Word Finding Difficulties & Associated Strategies for Children with Language Disorders

Word finding difficulties occur when a person knows and understands a particular word, but has difficulty retrieving it and using it in his or her verbal communication.

Children might retrieve a word that sounds similar to the one they want, or they might say nonsense words or neologisms. In school, children with a word finding problem may have difficulty expressing their knowledge. They may appear not to know the answers when asked questions that need retrieval of specific facts. This may correlate with their memory function or in extreme cases neurodegenerative conditions.

For instance, children may have difficulty remembering a character or people’s names, locations, dates, or other specific facts from curriculum content or age level conversational topics. Their conversation may be brief or include word repetitions, substitutions, empty words, time fillers, and delays.

A child with an acquired brain injury will also have severe problems with finding the right word.

Children with developmental language disorder (DLD) and adults with language disorders are frequently found to have word retrieval difficulties.

Some strategies that children of all ages can use include the following:

  1. Practice reading – Use books that contain rhymes for younger children. This will help target similar words and differentiate the meaning of similar words for the children through visuals and written words. Providing a rhyming word may help children recall other target words for verbal communication.
  2. Associations – Start with a tier 1 word and the child must provide a word that is associated with that word. E.g. hamburger-fries-ketchup or plane – car – motorbike – bicycle etc. Ask the child to explain the reason for the association to further increase his or her semantic processing skills.
  3. Antonyms – Use a series of pictures and instead of naming the picture, get the child to quickly name an opposite. You may time the child and encourage him or her to improve his or her speed of vocabulary recall. 
  4. Synonyms – Build synonym word lists with your child. This can be done in a little book. Encourage your child to draw a picture to represent each word. When doing home language practice sentences orally and/or in writing, refer to the synonym book to encourage expansion and use of new vocabulary. Have your child practice vocabulary/word relationships games online or through apps.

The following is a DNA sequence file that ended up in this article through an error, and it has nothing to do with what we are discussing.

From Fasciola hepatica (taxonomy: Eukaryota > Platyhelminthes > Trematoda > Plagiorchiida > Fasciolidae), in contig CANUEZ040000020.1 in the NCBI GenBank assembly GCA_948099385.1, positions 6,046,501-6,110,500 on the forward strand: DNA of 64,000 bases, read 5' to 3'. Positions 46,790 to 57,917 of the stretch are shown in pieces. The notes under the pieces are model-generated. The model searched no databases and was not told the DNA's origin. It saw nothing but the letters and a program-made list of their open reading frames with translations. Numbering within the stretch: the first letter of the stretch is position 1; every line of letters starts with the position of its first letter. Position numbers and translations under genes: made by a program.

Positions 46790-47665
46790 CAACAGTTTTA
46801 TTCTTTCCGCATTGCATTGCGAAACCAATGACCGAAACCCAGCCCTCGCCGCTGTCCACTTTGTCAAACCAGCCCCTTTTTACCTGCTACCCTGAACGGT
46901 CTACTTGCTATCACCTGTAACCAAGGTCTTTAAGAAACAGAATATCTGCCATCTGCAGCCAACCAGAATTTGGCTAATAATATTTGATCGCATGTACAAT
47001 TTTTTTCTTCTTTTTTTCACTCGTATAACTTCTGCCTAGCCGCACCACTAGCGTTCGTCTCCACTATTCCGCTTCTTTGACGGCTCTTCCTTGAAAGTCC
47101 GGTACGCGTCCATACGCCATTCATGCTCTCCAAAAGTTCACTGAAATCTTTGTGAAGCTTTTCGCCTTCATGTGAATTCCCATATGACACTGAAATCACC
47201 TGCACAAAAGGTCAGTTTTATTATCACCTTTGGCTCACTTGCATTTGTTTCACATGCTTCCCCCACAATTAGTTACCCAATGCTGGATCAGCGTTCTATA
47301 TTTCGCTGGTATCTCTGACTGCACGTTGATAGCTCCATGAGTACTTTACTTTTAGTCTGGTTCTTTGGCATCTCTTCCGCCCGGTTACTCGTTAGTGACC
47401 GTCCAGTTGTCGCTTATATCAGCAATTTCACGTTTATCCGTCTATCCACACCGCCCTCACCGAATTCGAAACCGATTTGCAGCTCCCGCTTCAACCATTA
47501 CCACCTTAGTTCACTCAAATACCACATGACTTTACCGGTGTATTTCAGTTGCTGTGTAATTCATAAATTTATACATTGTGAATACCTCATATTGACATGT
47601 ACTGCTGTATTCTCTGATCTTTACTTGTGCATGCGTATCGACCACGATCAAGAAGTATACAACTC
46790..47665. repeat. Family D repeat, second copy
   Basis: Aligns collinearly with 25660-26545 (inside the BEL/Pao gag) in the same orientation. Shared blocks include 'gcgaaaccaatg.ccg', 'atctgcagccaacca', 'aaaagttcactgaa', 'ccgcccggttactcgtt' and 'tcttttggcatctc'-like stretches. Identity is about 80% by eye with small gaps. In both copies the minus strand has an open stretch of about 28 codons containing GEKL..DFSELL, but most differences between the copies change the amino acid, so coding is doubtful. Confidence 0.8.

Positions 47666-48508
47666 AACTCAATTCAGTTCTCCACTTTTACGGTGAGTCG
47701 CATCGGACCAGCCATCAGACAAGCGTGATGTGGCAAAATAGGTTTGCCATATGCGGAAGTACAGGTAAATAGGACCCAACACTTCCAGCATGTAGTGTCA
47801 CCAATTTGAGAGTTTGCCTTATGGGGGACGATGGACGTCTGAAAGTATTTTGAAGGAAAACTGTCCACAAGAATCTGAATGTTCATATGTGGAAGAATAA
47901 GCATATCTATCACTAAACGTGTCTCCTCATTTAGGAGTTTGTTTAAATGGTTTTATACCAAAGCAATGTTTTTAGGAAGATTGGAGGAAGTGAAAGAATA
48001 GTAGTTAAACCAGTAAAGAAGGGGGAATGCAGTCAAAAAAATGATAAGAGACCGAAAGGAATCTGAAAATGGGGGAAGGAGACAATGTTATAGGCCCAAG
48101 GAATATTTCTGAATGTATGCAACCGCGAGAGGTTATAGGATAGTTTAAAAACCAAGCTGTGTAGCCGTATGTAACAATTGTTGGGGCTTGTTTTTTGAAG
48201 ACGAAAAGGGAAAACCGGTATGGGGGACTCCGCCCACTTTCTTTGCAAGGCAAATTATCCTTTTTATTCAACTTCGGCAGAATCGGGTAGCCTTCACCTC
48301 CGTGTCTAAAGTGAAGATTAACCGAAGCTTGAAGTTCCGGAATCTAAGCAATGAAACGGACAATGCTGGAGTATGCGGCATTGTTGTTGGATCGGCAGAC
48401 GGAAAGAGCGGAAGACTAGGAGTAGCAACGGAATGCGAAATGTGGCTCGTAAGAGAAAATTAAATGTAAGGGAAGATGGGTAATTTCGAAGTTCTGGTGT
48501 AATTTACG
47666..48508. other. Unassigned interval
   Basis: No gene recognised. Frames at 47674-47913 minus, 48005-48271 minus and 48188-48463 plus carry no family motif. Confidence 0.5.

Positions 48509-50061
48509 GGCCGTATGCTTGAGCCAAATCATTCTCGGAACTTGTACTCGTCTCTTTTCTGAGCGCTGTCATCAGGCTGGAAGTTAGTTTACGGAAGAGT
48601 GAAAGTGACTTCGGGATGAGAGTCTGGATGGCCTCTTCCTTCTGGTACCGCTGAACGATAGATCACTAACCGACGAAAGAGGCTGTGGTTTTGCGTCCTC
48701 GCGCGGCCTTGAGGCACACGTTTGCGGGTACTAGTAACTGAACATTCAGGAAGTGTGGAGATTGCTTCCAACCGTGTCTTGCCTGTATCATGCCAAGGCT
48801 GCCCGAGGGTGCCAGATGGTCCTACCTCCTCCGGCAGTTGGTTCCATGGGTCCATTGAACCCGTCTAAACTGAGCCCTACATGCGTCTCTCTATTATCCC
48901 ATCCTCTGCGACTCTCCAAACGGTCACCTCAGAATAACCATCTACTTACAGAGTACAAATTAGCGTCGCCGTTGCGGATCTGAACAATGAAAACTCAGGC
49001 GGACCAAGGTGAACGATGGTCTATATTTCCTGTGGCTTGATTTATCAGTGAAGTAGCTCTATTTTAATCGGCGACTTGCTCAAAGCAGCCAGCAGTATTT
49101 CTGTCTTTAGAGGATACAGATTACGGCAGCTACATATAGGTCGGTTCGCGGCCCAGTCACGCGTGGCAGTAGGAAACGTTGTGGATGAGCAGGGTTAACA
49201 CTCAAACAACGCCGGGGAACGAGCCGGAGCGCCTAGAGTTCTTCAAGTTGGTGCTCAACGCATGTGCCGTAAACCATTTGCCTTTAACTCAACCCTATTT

5. Categorizations – Use pictures or objects and get the child to sort them into the correct tier 1 vocabulary category or group. Cutting up pictures from grocery store advertisements or magazines can work well. Kids can practice naming items when given the category name (e.g. breakfast foods, desserts, drinks).
  6. Riddles – Playing riddle games that require children to describe the features or attributes (e.g. category, function/verb, size, location, adjective) of words. Parents or SLPs may also tell children different noun attributes and then have them name the target vocabulary word. This will help build the child’s ability to store and retrieve new vocabulary effectively.
  7. Phonemic Cues- Giving the beginning sound of the word often helps to retrieve the word. This is an excellent strategy when working on building recall and verbal expression of tier 1 and tier 2 vocabulary.
  8. Sentence Context – Children learn best when key vocabulary is presented in sentence or paragraph context. When a parent or speech/language pathologist provides children with a cloze or fill in the blank sentence, this language strategy often prompts them to retrieve or recall the correct word.  If it is not a frequently occurring word in their spoken vocabulary, children can use context clues to figure out the meaning of the unknown word.

Speech/language pathologists and parents may provide children in grades 3rd-6th this activity below to practice language categorization and organization. This can assist children with improving their vocabulary recall in various semantic (word) categories or groups. Click here for direct access.

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